The authors of the report make a number of important recommendations, which include:

1. The executive branch of the U.S. government should repudiate:

1. all forms of torture and cruel, inhuman or degrading treatment. It should explicitly and in writing establish a uniform standard of conduct for all agencies that prohibits any of its military, intelligence or other officials, including all forms of contract personnel, from engaging in torture and cruel, inhuman or degrading treatment, including but not limited to any of the following interrogation or conditions of confinement methods, either alone or in combination:

• Stress positions

• Beatings and other forms of physical assault

• Use of extremes of temperature

• Waterboarding or any other form of simulated drowning

• Threats of harm to the detainee, his family, or friends

• Sleep deprivation

• Sensory bombardment through the use of extreme noise and/or light

• Violent shaking

• Religious, cultural, and sexual humiliation, including, but not limited to, forced nakedness

• Prolonged isolation

• Sensory deprivation, including but not limited to hooding and blindfolding

• Use of psychotropic, mind-altering, or other drugs for the purpose of decreasing resistance or gaining information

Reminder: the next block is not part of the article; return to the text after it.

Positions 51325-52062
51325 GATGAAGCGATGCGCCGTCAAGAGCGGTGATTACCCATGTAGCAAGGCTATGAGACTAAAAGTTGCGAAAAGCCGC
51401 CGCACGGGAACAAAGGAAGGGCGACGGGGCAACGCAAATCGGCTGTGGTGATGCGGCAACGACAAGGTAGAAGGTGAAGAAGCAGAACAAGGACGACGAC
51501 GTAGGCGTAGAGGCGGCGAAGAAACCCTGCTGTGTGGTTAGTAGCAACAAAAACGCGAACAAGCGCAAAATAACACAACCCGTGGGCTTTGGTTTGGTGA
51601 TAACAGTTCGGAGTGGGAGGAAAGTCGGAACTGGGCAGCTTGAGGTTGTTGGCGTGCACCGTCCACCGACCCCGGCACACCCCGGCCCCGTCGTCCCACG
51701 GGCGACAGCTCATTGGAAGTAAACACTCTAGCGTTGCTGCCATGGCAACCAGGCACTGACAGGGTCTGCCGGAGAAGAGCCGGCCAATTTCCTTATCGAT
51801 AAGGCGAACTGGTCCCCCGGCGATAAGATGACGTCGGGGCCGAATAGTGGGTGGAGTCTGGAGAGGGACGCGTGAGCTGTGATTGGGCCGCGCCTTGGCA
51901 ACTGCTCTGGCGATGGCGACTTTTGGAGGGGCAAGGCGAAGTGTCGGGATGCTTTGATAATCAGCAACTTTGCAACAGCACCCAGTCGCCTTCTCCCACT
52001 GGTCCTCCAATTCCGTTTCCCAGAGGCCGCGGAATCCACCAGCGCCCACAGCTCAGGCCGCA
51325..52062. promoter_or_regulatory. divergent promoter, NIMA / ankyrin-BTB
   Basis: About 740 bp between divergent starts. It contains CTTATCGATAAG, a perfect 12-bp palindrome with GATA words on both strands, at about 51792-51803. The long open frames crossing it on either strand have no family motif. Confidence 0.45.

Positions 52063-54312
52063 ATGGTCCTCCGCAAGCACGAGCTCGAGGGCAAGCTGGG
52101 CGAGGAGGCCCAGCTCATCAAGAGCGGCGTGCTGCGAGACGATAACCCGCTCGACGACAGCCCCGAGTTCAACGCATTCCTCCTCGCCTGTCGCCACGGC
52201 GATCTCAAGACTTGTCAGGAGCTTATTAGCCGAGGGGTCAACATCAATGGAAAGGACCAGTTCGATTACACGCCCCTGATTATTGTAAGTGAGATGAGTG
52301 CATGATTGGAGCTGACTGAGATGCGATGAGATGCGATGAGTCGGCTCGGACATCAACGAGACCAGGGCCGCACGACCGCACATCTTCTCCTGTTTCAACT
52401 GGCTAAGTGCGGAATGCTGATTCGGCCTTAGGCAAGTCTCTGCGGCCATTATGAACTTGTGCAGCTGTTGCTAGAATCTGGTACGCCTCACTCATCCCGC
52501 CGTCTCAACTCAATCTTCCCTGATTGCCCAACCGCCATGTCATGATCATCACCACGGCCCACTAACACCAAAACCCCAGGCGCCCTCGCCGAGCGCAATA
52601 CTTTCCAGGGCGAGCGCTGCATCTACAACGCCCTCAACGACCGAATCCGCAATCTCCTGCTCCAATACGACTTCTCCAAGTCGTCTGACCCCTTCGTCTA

• Mock execution

• Exploitation of phobias, psychopathology, or physical vulnerability

• Rape and sexual assault

• Electric shocks

• Deprivation of basic necessities and sanitary conditions

Congress should enact into law the prohibitions listed above and establish criminal liability for their violation

2. The executive branch and Congress should establish an independent commission to fully investigate and publicly report on the circumstances of detention and interrogation in Bagram, Kandahar, and elsewhere in Afghanistan, Iraq, Guantánamo Bay, and other locations since 2001. This independent commission should have subpoena power to compel witnesses and have full access to all classified materials concerning interrogation techniques and conditions of detention, including medical records and documentation by behavioral health science consultant personnel, in order to establish a full public record. The investigation should extend to individuals in the position of making policy as well as those who carried those policies out, including all healthcare professionals who were in the position of providing care or supporting the interrogation of detainees.